Ripley’s sacrificial death led not to some dreamy heaven, but once again to another layer of the nightmare. This hall of half-human, half-alien horrors extend neatly from the biomechanical nightmares of the original Alien, and this moment of confrontation dramatizes what the prior trilogy had already signified: the alien had eclipsed all of Ripley’s hopes and dreams, and now she has finally been remade in its terrifying image.

Neither director Jeunet (whose stylized, comic sensibilities jar with the material) nor the screenwriter, Whedon, properly capitalize on this profoundly unsettling turn for Ripley, which is a shame: it offered fertile ground for a series that had seemingly come full circle.

Weaver, constrained by the film, still finds the character within. She was and is, for all intents and purposes, the heart of the series because she can so uniquely express the bitter fortitude that can only come with great trauma. The first film may have been a haunted house movie driven by a sense of the ethereality of outer space, but both Aliens and Alien 3 found their momentum in Weaver’s face and the profound depths it suggests. No actress has ever recoiled in horror with more conviction.

The Big Lebowski

The Coens make better “termite” than “white elephant” pictures (to borrow Manny Farber’s useful, if nevertheless overworn and somewhat dubious, dichotomy). The Big Lebowski is the kind of peculiarly towering work that achieves greatness through its own effortless oddball-ness, the sort that can only emerges when an artist (or, in this case, artists) are motivated primarily by their own idiosyncratic amusement.

A Gen X Long Goodbye, this hazy, somewhat wistful take on American idiocy and confusion by way of the Bush Sr. era of politics, offers a farcical take on Chandler in which America just don’t make sense, man. (Burn After Reading is its acid-tongued cousin, a spiritual successor linked to the next clear phase of the Bush political dynasty.)

Its facetious, but nevertheless oddly resonant, thesis is that in stupid, cruel, criminal times, there needs to be a constant, something to stabilize the chaos: someone with little ambition who will kick back and bowl and drink a White Russian.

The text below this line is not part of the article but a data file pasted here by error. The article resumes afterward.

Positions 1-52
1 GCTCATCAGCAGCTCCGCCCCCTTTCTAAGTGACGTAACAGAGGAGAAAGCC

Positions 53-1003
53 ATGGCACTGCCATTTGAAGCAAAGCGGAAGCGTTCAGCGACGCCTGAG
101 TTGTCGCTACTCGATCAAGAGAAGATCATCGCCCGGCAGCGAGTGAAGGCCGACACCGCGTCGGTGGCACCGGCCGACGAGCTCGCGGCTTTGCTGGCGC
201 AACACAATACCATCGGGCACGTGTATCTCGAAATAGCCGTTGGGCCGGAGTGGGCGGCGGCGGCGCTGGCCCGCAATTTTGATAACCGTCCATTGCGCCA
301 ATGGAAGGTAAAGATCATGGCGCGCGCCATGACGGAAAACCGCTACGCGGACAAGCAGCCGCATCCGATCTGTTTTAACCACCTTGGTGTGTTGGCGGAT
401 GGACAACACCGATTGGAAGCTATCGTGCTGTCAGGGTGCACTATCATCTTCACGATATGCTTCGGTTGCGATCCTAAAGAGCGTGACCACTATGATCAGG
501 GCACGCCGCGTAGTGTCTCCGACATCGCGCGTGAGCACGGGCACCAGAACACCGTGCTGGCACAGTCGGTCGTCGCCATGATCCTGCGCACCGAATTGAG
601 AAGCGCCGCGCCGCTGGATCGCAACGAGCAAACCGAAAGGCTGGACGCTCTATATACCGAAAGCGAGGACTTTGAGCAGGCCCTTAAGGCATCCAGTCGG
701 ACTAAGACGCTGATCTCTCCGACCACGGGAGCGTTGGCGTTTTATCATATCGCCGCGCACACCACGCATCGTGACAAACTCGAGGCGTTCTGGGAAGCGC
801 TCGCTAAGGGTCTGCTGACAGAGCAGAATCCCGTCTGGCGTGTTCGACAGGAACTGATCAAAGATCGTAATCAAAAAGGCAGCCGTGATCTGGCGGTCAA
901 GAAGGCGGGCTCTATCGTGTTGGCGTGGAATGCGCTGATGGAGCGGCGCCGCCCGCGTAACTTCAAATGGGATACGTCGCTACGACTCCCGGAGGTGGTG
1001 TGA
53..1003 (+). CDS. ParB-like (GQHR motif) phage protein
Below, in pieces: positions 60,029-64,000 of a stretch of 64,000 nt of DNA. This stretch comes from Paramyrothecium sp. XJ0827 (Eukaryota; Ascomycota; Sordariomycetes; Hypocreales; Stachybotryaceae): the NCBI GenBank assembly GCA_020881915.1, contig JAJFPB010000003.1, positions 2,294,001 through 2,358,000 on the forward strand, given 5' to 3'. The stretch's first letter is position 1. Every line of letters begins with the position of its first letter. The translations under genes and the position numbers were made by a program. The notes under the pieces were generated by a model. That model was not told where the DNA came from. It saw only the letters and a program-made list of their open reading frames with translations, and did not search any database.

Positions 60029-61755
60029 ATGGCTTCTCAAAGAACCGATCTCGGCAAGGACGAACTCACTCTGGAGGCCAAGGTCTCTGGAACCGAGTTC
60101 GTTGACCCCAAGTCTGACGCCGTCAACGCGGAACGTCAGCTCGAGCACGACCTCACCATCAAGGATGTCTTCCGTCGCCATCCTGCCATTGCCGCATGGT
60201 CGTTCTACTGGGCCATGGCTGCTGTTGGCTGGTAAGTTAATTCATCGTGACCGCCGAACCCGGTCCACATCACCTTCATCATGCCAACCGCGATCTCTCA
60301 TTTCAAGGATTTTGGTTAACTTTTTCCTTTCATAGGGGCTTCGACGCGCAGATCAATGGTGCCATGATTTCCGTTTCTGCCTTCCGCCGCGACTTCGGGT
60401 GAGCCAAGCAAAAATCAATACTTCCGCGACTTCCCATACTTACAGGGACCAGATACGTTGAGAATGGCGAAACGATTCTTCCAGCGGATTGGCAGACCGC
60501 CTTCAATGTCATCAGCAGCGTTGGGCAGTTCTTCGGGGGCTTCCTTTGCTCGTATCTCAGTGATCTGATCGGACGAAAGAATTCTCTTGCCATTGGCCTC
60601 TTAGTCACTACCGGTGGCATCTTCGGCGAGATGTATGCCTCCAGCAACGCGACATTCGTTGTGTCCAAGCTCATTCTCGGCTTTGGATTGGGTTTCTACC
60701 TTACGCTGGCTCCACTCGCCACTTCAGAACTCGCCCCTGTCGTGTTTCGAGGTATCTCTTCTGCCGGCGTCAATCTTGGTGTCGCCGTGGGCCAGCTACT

The brilliance of Lebowski lies less in what it says than in how it carries itself, which is with the same unimpeachable casual exuberance and weirdness that runs through Bridges’ central performance. It’s the equivalent of a night out at your favorite neighborhood dive bar (which is to say a night spent reveling while in the eye of the American storm).

The Big Sleep

No cinematic Chandler adaptation had successfully channeled the same psychic forces that propel his Marlowe novels (in my estimation, the Mitchum-starring Farewell My Lovely comes closest, even if it gives us Chandler by way of Nathanael West). The Hawks adaptation of The Big Sleep keeps the narrative outlines, but it’s a Hollywood glamour vehicle (even if it has a seedy side).

Bogart excelled at conveying self-destructive psychology, so it’s a shame that Marlowe’s essential cynical loserdom isn’t in evidence. Here, he’s in charismatic heartthrob mode, a kind of James Bond P.I. Still, you could do worse; Bogart is a joy to watch, especially when he shares the screen with Bacall.

Bacall comes from some other planet, a young dynamo that’s all desire and contempt and fortitude. If Gene Tierney was the ultimate self-destructive femme fatale, a woman who would inevitably combust in spectacular fashion, Bacall’s film noir women would survive everyone (including the men they loved).

A Touch of Zen

King Hu’s great wuxia feature, A Touch of Zen, may be cinema’s greatest expression of human spirituality. Certainly, no other film has so perfectly embodied the concept of “holiness” with such force and such effortlessness.